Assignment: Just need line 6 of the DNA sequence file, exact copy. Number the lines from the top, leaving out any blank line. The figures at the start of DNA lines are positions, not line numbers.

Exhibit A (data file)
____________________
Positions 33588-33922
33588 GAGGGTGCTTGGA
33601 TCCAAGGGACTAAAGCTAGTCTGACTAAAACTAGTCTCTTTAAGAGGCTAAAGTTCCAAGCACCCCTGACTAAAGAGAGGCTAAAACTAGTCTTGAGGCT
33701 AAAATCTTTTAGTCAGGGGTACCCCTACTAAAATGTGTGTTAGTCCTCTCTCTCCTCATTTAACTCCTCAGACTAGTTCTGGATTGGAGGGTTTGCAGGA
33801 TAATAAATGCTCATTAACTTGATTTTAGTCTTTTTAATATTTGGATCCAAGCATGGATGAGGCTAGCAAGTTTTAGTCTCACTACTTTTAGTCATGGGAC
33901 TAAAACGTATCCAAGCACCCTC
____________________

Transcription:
33901 TAAAACGTATCCAAGCACCCTC